In addition, if the virus only responds to the receptors found on cancer cells (which is, I imagine, how it works), then there is next to no chance of it ever infecting normal healthy cells.

      Though, I agree...this should be studied for a couple of more years, just to be on the safe side. However, I'm nigh positive that this could lead to a definitive cancer cure.
      • Re:How do they know? (Score:5, Informative)

        by martyros (588782) on Tuesday November 04, 2003 @04:25PM (#7389646)
        In addition, if the virus only responds to the receptors found on cancer cells (which is, I imagine, how it works), then there is next to no chance of it ever infecting normal healthy cells.

        Actually, the FAQ linked to by the article has a very simple description of how it works:

        6. Why doesn't the reovirus infect normal cells?

        It enters normal cells, but when this happens, an anti-viral response mechanism is turned on and the virus is quickly eliminated. Anyone injected with reovirus is usually able to clear it completely from the body in about two weeks.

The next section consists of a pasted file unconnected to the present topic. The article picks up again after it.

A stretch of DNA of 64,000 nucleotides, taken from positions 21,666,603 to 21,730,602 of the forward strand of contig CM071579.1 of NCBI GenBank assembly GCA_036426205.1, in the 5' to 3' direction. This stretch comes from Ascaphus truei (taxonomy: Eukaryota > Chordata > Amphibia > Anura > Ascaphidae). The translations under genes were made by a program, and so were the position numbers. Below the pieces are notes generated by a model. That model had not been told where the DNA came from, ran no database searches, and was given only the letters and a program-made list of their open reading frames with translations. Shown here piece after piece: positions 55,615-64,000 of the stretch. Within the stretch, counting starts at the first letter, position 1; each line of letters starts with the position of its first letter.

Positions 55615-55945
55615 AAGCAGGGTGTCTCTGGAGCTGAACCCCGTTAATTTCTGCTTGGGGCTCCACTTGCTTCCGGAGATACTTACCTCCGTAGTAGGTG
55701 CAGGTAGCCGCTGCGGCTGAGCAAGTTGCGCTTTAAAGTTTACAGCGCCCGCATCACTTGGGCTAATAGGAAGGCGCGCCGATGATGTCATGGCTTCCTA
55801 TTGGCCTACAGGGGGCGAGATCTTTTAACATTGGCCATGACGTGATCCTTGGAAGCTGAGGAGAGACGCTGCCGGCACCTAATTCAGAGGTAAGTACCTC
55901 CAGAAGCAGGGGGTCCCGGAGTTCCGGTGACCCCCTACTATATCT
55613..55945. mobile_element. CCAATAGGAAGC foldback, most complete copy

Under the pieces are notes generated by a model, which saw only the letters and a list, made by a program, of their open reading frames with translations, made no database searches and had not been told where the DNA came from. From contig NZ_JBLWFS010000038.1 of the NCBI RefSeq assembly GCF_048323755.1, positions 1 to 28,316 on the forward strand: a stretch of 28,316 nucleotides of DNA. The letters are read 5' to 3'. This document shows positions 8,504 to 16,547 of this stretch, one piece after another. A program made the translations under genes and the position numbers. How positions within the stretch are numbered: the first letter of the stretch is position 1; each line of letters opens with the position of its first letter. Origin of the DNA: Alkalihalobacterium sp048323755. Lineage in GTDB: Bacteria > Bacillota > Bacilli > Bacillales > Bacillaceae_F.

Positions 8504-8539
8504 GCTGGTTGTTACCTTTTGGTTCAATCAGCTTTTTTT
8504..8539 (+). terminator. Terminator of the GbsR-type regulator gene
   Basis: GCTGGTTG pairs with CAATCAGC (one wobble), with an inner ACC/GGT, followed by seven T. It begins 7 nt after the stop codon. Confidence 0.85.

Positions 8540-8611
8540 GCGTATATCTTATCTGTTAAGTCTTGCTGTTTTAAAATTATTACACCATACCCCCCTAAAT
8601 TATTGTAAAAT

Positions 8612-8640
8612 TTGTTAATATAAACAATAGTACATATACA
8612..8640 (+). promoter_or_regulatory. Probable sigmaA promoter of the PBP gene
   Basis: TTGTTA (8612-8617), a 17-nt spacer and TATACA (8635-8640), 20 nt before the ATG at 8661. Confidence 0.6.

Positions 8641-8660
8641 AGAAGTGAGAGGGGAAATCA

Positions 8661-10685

7. Why does the reovirus kill cancer cells?

        Scientific studies have demonstrated that approximately two-thirds of all human cancer cells have an activated Ras pathway, one of the most common set of mutations leading to cancer. An activated Ras pathway leads to a constant barrage of growth signals to the cell, causing uncontrolled growth. In cells with an activated Ras pathway, the anti-viral response appears to be turned off. When reovirus infects one of these cancer cells, it is able to replicate and eventually kill the cancer cell. Up to 5,000 progeny virus organisms can then infect and kill surrounding cancer cells. Theoretically, the cycle of infection, replication and cell death will continue until there are no longer any cancer cells accessible.